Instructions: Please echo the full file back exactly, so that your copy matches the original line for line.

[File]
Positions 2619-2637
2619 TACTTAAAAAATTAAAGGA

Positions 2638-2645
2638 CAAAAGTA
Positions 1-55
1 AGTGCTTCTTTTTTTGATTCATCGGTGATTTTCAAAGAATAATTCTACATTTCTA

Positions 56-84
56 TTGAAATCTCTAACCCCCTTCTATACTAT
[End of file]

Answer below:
Positions 2619-2637
2619 TACTTAAAAAATTAAAGGA

Positions 2638-2645
2638 CAAAAGTA
Positions 1-55
1 AGTGCTTCTTTTTTTGATTCATCGGTGATTTTCAAAGAATAATTCTACATTTCTA

Positions 56-84
56 TTGAAATCTCTAACCCCCTTCTATACTAT